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2011 Draft Class Turns Back the Clock

Pernell McPhee tackles Derrick Henry of the Tennessee Titans
Shawn Hubbard/Baltimore Ravens
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Back in 2011, the Baltimore Ravens got late season and postseason production from two of the rookies from their class: first-round cornerback Jimmy Smith and fifth-round defensive lineman Pernell McPhee. Smith was expected to contribute and was part of a defense that contained Tom Brady and the Patriots in the AFC Championship, notching an improbable, diving interception in the game. But McPhee was the surprise jolt to the pass rush, registering six sacks throughout the season as an interior sub-package rusher. 

Fast forward nine years later to this past Sunday’s playoff game against the Tennessee Titans: the two lone 2011 holdovers were still major contributors in the postseason. In fact, I’d argue, they were the most critical contributors. The OGs from the Ray Lewis/Ed Reed era infused a dog mentality the defense sorely needed against a team that bullied them in two prior losses. 

McPhee was my defensive MVP of the game, which is saying something considering how the defense performed as a whole. In a game in which Baltimore controlled the line of scrimmage and dominated Derrick Henry (who gained only 40 yards on 18 carries), McPhee was the catalyst.

Time and time again, he set the edge with force to redirect Henry inside and into a crowd. McPhee was virtually unblockable and disengaged blocks consistently to either hit the ball carrier or influence the tackle. Moreover, McPhee ate up two blockers on a line stunt to free Derek Wolfe for a sack in a critical third-down play in the second quarter. Following that sack and punt, the offense got the ball back and Lamar Jackson scored on a touchdown run. 

[Related: Baldy Breaks Down Ravens-Titans, Praises McPhee]

Here’s the crazy part — McPhee led the defense with six tackles on only 20 snaps!

Here’s the even crazier part — his 2011 classmate played on only one more snap at 21. Smith had a steadying influence on the secondary after a brutal first quarter in which A.J. Brown had his way with All-Pro Marlon Humphrey

Smith showed off his full range and versatility in Don “Wink” Martindale’s defense in obvious passing situations. According to friend of RSR Josh (@Yoshi2052), Smith lined up across from all of the Titans pass catchers (receivers and tight ends) during the game, including four times against Brown when he rotated with Humphrey at outside corner. 

There were two specific plays and situations where Smith’s influence stood out to me. 

The first was a 3rd-and-2 stop in the third quarter where Smith shadowed tight end Anthony Firkser, which forced quarterback Ryan Tannehill to hold the ball and ultimately throw an incomplete pass to Corey Davis. It was a pivotal play because the defense struggled to defend Firkser on third down earlier in the game. The tight end was playing the de facto slot role and Wink countered with Smith, who has the size and athleticism to tangle with pass-catching tight ends.

Later in the game, Smith came through against Firkser on third down again, this time on a goal line stop at the end of the same quarter that forced the Titans to kick a field goal but kept them from tying the score. Smith’s ability to press and smother the TE enabled the corners and safety Chuck Clark to seamlessly hand off their coverage responsibilities against the Tennessee wide spread formation.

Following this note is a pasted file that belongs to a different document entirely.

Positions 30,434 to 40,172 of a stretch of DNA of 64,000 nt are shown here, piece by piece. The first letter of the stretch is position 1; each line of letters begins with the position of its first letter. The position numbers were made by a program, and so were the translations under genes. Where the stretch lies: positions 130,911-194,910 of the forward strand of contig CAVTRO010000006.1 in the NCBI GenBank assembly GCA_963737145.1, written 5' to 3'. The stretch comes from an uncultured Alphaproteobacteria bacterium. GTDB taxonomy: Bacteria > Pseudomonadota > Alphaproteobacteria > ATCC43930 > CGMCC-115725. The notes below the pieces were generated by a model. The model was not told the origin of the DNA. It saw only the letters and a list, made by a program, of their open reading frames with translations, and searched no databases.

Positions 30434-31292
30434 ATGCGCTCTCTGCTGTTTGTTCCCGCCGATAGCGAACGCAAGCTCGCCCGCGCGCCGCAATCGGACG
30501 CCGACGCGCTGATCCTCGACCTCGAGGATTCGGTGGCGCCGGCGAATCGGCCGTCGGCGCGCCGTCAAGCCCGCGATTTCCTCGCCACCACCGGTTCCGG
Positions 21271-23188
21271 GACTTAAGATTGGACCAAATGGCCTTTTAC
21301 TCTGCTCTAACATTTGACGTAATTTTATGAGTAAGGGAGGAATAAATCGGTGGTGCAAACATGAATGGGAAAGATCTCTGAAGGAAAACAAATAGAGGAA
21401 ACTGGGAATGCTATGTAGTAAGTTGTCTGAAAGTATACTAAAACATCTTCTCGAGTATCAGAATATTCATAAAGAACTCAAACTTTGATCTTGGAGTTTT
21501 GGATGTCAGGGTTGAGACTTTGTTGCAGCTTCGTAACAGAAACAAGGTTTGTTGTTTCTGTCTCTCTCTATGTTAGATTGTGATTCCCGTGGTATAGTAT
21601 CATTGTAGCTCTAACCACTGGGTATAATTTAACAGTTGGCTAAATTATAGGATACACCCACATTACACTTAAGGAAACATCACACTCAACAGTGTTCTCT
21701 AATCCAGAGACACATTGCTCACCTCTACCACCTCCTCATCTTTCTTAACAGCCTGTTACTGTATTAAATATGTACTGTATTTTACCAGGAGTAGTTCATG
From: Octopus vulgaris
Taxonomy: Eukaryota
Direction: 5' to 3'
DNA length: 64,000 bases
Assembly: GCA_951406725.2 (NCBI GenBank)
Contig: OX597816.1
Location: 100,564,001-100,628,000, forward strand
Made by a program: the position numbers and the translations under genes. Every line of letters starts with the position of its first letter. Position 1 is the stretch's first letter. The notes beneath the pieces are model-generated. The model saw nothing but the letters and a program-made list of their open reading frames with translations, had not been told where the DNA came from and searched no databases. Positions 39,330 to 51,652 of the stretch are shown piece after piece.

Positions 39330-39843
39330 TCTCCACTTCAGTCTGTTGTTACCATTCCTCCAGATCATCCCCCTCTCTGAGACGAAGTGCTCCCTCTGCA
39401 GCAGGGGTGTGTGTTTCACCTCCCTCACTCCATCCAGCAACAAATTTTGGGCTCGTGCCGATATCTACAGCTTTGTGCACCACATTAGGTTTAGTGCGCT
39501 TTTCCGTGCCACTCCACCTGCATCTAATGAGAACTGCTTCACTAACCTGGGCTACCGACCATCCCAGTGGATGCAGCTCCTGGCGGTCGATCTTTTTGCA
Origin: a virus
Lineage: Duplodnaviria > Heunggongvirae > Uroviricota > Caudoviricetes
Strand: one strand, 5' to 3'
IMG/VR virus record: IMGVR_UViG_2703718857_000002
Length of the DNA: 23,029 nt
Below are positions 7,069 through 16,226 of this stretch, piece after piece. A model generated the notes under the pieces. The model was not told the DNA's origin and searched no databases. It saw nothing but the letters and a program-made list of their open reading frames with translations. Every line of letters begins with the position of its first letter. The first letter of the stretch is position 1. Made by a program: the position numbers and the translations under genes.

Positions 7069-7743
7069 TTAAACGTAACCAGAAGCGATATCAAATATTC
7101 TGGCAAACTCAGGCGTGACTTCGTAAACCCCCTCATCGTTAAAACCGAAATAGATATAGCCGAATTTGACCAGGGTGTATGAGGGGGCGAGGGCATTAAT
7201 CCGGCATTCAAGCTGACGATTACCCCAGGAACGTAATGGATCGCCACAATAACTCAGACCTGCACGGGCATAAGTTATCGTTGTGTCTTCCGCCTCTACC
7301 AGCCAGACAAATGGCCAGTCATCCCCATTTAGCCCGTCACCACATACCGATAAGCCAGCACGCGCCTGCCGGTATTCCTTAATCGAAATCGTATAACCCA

Smith and McPhee were part-time players on Sunday but clearly Martindale values their ability to step up on the most critical downs. 

Both veterans have battled injuries in their careers and have missed their fair share of games in the 2019 and 2020 seasons. However, the Baltimore Ravens don’t get their first playoff win in the Lamar Jackson era without them being on the field in the wild card round. 

Play-Action Passing Game on First Down

Offensive coordinator Greg Roman called arguably his best drive as Ravens’ OC coming out of halftime. The 77-yard drive that ultimately led to a touchdown score and the Ravens taking the lead featured a mix of first-down play-action completions to Patrick Ricard and Mark Andrews in the flats. 

By design, the Titans left the flats open so they could clog the inside passing lanes Jackson prefers to target. But Roman made Tennessee pay and the use of Ricard in particular was ingenious. The Titans had no answer. Give Roman even more credit because on a number of these sets, Andrews was off the field. The OC decided to lean on Project Pat and three receivers to keep the Titans spread out. The adjustment paid off. 

The play-action, short area passing game was a recurring theme all day and Marquise “Hollywood” Brown also greatly benefited. He ripped the Titans consistently on quick outs to the sideline, as Tennessee decided to play off coverage. He and Jackson formed real chemistry on those throws. With Jackson getting into a rhythm, he was able to get the ball to Brown in stride and enable the speedy receiver to gain yards after the catch. 

It was the first time I can recall Brown being used this often as an open-space target, even being featured on backwards passes from Jackson off motion. There were some glimpses of Brown’s ability to be a weapon underneath in the Cincinnati game. 

Roman needs to carry this usage of Brown and the first down play-action game into the divisional round.

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